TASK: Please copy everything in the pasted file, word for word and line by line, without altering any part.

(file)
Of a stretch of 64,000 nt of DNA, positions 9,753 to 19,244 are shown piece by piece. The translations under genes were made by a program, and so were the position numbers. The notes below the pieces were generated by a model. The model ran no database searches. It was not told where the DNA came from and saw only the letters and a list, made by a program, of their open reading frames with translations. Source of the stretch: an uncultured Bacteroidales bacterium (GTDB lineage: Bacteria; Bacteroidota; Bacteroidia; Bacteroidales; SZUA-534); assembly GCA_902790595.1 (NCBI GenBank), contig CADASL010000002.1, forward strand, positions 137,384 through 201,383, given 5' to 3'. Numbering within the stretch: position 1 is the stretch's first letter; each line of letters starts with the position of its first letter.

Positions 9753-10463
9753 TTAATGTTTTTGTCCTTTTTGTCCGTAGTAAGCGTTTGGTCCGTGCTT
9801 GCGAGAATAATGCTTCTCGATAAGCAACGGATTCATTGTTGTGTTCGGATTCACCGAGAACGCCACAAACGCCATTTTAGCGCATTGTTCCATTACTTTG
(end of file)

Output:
Of a stretch of 64,000 nt of DNA, positions 9,753 to 19,244 are shown piece by piece. The translations under genes were made by a program, and so were the position numbers. The notes below the pieces were generated by a model. The model ran no database searches. It was not told where the DNA came from and saw only the letters and a list, made by a program, of their open reading frames with translations. Source of the stretch: an uncultured Bacteroidales bacterium (GTDB lineage: Bacteria; Bacteroidota; Bacteroidia; Bacteroidales; SZUA-534); assembly GCA_902790595.1 (NCBI GenBank), contig CADASL010000002.1, forward strand, positions 137,384 through 201,383, given 5' to 3'. Numbering within the stretch: position 1 is the stretch's first letter; each line of letters starts with the position of its first letter.

Positions 9753-10463
9753 TTAATGTTTTTGTCCTTTTTGTCCGTAGTAAGCGTTTGGTCCGTGCTT
9801 GCGAGAATAATGCTTCTCGATAAGCAACGGATTCATTGTTGTGTTCGGATTCACCGAGAACGCCACAAACGCCATTTTAGCGCATTGTTCCATTACTTTG